Initializing Variables

Microsoft® Windows® 2000 Scripting Guide

Initializing a variable simply means assigning a beginning (initial) value to that variable. For example, the following lines of code initialize two variables, setting the value of X to 100 and the value of Y to abcde:

X = 100
Y = "abcde"

If you create a variable but do not initialize it (that is, you do not assign it a value), the variable will take on one of two default values:

  • If the variable is used as a string, the value will be Empty.

  • If the variable is used as a number, the value will be 0.

For example, the following script creates two variables (X and Y), but does not initialize either variable:

Dim X
Dim Y
Wscript.Echo X & Y
Wscript.Echo X + Y

In line 3 of the script, the two variables are used as strings. (The & operator is used to combine two strings.) When this line runs, the message box shown in Figure 2.8 appears. Because the two variables are Empty, combining the two strings means combining nothing with nothing. As a result, the message box displays an empty string.

Figure 2.8 Combining Two Uninitialized Variables


In line 4 of the script, the two variables are used as numbers. Numeric variables that have not been initialized are automatically assigned the value 0. Thus, this line of the script echoes the sum of 0 + 0, as shown in Figure 2.9.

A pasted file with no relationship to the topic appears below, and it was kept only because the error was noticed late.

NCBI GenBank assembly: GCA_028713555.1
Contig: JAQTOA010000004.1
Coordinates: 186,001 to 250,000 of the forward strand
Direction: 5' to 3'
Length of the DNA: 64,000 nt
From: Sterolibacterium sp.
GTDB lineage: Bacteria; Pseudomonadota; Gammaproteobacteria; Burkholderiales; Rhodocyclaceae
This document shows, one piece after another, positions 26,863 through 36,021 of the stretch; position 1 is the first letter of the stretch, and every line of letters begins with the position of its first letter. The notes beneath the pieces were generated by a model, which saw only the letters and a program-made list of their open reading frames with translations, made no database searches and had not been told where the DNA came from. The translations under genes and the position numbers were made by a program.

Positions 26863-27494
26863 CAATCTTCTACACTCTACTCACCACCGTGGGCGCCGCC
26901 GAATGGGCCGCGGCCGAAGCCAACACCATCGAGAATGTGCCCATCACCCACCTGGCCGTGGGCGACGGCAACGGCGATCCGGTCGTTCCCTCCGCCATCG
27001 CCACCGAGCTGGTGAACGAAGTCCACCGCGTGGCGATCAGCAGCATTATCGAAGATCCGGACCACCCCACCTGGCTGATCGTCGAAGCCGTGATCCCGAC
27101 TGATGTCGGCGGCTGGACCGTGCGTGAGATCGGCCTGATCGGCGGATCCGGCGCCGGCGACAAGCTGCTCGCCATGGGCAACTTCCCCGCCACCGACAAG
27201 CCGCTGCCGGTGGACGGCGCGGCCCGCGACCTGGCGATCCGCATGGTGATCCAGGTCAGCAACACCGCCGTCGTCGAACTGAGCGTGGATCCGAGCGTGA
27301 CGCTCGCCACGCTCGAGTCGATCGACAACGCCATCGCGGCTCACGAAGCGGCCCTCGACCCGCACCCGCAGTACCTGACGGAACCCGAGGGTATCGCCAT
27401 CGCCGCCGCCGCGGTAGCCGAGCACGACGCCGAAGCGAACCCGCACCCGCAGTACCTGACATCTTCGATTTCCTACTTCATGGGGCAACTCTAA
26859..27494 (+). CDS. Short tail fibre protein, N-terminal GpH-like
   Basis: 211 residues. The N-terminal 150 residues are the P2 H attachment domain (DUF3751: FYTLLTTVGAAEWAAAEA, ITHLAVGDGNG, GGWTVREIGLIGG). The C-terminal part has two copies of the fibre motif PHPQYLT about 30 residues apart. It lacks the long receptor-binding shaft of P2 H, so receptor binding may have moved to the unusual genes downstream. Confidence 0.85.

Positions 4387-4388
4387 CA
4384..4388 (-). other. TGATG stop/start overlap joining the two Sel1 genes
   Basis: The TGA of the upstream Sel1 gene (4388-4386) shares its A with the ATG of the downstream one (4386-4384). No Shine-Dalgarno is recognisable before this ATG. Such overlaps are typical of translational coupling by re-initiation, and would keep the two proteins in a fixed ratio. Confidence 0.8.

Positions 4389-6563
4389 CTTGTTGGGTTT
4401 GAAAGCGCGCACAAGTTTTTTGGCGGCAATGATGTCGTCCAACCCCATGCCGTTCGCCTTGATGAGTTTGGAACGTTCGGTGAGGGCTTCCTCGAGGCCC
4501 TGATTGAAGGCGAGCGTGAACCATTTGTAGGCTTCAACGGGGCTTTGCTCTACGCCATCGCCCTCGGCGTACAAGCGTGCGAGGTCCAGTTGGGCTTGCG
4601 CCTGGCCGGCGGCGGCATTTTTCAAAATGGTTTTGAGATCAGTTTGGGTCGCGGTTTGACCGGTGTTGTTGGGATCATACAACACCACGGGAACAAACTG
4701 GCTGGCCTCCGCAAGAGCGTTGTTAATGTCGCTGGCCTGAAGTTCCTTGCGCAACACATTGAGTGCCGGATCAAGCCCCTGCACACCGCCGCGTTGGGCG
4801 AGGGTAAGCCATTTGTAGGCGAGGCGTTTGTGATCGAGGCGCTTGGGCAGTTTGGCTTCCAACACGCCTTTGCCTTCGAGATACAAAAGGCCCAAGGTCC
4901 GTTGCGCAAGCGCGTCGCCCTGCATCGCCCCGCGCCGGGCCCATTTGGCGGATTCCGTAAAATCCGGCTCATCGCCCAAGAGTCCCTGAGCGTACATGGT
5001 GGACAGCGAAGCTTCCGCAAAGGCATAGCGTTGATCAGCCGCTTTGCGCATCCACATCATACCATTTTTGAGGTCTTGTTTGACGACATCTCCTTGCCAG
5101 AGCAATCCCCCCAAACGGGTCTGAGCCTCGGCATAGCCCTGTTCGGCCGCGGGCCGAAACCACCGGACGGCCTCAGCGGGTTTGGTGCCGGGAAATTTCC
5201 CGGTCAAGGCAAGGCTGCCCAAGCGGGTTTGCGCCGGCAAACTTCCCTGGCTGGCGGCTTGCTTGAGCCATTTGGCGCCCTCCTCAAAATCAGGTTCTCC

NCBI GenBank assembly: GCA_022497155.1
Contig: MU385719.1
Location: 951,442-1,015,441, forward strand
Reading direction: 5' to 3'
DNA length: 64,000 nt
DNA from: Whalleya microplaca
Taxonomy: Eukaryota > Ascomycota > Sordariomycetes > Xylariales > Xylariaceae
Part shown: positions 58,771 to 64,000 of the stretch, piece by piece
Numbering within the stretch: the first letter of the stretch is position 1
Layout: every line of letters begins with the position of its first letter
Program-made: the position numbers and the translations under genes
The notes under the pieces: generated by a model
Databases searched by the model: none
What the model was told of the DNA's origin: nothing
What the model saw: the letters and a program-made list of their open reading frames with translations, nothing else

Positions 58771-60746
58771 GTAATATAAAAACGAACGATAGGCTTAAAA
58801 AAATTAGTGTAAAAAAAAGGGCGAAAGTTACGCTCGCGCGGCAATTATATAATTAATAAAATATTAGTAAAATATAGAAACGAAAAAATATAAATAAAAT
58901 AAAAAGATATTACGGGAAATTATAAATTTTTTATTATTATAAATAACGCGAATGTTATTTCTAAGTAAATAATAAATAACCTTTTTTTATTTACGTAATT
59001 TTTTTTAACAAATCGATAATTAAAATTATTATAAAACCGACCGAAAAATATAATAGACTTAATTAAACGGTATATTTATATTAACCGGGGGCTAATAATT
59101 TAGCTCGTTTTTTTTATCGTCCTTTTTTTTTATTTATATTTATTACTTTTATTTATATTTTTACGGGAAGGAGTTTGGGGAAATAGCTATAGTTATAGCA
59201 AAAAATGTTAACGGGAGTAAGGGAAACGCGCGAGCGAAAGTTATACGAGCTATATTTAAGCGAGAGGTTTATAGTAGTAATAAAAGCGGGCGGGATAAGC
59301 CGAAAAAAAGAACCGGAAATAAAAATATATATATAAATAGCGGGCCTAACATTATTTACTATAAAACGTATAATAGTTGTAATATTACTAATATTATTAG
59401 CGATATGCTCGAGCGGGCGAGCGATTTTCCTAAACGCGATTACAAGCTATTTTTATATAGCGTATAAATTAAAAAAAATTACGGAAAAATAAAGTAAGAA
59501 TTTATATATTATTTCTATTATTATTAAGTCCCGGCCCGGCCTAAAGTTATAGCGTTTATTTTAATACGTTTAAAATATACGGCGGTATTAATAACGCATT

Figure 2.9 Adding Two Uninitialized Variables


Using the Equals Sign in VBScript

In VBScript, the equals sign (=) has a subtly different meaning than it does in arithmetic. In arithmetic, the equation X = 2 + 2 is read:

"X equals 2 plus 2."

In VBScript, however, this same statement is read:

"X is assigned the value of 2 plus 2."

In the preceding example, there is not much difference; either way, X gets assigned the value 4. But consider the following script, which uses a loop to count from 1 to 10:

For i = 1 to 10
    X = X + 1

The second line in this script would appear to be a mathematical impossibility: How can X be equal to X plus 1? The reason why this is a perfectly valid VBScript statement is that it is not an example of a mathematical equation but is instead an example of a variable (X) being assigned a new value. The statement is actually read:

"X is assigned the current value of X plus 1."

In other words, if X is currently 3, when this statement runs X will be assigned the value 4, that is, 3 (the current value) plus 1.

The fact that the equals sign is actually an assignment sign is also useful in constructing strings. For example, the following script constructs a message from multiple string values:

Message = "This "
Message = Message & "is a "
Message = Message & "test message."
Wscript.Echo Message

When the script runs, the message box shown in Figure 2.10 appears.

Figure 2.10 Concatenated Message